Schon MR, Kollmar O, Wolf S, Schrem H, Matthes M, Akkoc N, Schnoy NC, Neuhaus P (2001) Liver transplantation after organ preservation with normothermic extracorporeal perfusion. Ann Surg 233:114–123PubMedCrossRefGoogle Scholar
  7. 7.
    Breedis C, Young G (1954) Blood supply of neoplasms of the liver. Am J Pathol 30:969–985PubMedGoogle Scholar
  8. 8.
    Thiel H (1977) Portacaval shunt therapy: An interdisciplinary task. Med Klin 72:1721–1729PubMedGoogle Scholar
  9. 9.
    Takala J (1996) Determinants of splanchnic blood flow. Br J Anaesth 77:50–58PubMedGoogle Scholar
  10. 10.
    Bergeron R, Kjaer M, Simonsen L, Bulow J, Skovgaard D, Howlett K, Galbo H (2001) Splanchnic blood flow and hepatic glucose production in exercising humans: Role of renin-angiotensin system. Am J Physiol Regul Integr Comp Physiol 281:R1854–R1861PubMedGoogle Scholar
  11. 11.
    Sase S, Monden M, Oka H, Dono K, Fukuta T, Shibata I (2002) Hepatic blood flow measurements with arterial and portal blood flow mapping in the human liver by means of xenon CT. J Comput Assist Tomogr 26:243–249PubMedCrossRefGoogle Scholar
  12. 12.
    Braun U (1990) Ultrasonographic examination of the liver in cows. Am J Vet Res 51:1522–1526PubMedGoogle Scholar
  13. 13.
    Reynolds CK, Huntington GB (1988) Partition of portal-drained visceral net flux in beef steers: Blood flow and net flux of oxygen, glucose and nitrogenous compounds across stomach and post-stomach tissues. Br J Nutr 60:539–551PubMedCrossRefGoogle Scholar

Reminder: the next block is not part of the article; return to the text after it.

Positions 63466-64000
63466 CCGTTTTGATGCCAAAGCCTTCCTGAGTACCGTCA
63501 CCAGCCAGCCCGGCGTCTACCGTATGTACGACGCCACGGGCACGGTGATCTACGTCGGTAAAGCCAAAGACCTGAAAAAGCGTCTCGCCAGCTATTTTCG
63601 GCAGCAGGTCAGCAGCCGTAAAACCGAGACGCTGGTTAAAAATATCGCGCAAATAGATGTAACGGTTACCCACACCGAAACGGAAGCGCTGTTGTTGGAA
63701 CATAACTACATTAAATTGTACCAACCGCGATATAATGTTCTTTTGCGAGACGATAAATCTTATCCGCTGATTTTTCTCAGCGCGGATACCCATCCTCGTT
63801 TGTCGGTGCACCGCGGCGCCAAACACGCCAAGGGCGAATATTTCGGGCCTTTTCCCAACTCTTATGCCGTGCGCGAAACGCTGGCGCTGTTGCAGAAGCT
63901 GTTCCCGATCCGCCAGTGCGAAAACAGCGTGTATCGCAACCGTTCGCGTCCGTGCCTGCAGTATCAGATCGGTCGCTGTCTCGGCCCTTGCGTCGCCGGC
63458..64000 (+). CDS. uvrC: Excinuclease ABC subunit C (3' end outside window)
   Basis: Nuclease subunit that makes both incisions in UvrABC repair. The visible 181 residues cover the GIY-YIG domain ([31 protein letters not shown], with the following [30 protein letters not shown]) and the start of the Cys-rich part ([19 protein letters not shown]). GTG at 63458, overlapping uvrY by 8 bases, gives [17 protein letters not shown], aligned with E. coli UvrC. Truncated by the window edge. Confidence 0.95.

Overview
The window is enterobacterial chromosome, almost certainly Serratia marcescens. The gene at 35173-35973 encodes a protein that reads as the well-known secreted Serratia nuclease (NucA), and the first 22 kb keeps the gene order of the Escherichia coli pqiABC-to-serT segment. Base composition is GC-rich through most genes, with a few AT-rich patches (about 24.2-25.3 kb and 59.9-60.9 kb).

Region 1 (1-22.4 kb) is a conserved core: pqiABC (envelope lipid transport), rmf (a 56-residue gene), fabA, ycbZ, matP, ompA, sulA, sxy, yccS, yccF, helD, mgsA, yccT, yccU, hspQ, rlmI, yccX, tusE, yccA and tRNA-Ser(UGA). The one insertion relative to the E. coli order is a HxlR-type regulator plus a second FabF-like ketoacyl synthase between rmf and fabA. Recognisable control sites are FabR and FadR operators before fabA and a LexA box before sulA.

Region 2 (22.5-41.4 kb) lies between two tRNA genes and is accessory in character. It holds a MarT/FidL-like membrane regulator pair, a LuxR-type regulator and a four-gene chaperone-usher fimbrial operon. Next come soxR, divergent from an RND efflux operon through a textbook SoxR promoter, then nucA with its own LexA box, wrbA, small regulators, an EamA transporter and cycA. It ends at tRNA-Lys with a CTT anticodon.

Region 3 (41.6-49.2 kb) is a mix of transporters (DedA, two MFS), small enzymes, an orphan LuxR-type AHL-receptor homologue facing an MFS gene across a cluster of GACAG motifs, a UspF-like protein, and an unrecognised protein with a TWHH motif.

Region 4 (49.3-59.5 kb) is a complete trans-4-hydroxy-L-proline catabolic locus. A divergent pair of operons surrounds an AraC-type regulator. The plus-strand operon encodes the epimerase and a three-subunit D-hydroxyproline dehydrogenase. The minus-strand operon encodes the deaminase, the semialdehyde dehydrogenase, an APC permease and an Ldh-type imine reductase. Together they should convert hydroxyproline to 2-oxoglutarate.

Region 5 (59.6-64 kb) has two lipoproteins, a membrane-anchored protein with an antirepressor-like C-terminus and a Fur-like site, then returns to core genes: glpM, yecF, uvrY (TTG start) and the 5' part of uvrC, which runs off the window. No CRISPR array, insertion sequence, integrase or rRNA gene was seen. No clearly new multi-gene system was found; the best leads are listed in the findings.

14. 14.
    Huntington GB (1982) Portal blood flow and net absorption of ammonia-nitrogen, urea-nitrogen, and glucose in nonlactating Holstein cows. J Dairy Sci 65:1155–1162PubMedCrossRefGoogle Scholar
  15. 15.
    Gellert K, David H, Otto G, Uerlings I, Wolff H (1985) Alteration of the ultrastructure of the pig liver after a continuous perfusion of six hours in vitro. Exp Pathol 28:245–250PubMedGoogle Scholar
  16. 16.
    Lencioni R, Cioni D, Crocetti L, Franchini C, Pina CD, Lera J, Bartolozzi C (2005) Early-stage hepatocellular carcinoma in patients with cirrhosis: Long-term results of percutaneous image-guided Radiofrequency Ablation. Radiology 234:961–967PubMedGoogle Scholar
  17. 17.
    Truebenbach J, Huppert PE, Pereira PL, Ruck P, Claussen CD (1997) Radiofrequency ablation of the liver in vitro: Increasing the efficacy by perfusion probes. Fortschr Roentgenstr 167:633–637CrossRefGoogle Scholar
  18. 18.
    Rhim H, Goldberg SN, Dodd GD, III, Solbiati L, Lim HK, Tonolini M, Cho OK (2001) Essential techniques for successful radio-frequency thermal ablation of malignant hepatic tumors. Radiographics 21:S17–S39PubMedGoogle Scholar
  19. 19.
    Mahnken AH, Tacke J, Bucker A, Guenther RW (2002) Percutaneous radiofrequency ablation of liver malignancies: First experience with a 200-W radiofrequency generator. Fortschr Roentgenstr 174:216–223CrossRefGoogle Scholar
  20. 20.
    Lu DS, Raman SS, Vodopich DJ, Wang M, Sayre J, Lassman C (2002) Effect of vessel size on creation of hepatic radiofrequency lesions in pigs: Assessment of the “heat sink” effect. AJR Am J Roentgenol 178:47–51PubMedGoogle Scholar

Copyright information

© Springer Science+Business Media, Inc. 2006

Authors and Affiliations

  • Andreas Lubienski
    • 1
    Email author
  • Rudi G. Bitsch
    • 2
  • Katrin Lubienski
    • 1
  • Guenter Kauffmann
    • 3
  • Markus Duex
    • 4
  1. 1.Institute of RadiologyUniversity of Schleswig-HolsteinLuebeckGermany
  2. 2.Department of OrthopedicsRuprecht Karls University HeidelbergHeidelbergGermany
  3. 3.Department of Diagnostic RadiologyRuprecht Karls University HeidelbergHeidelbergGermany
  4. 4.Department of RadiologyHospital Northwest FrankfurtFrankfurtGermany

Personalised recommendations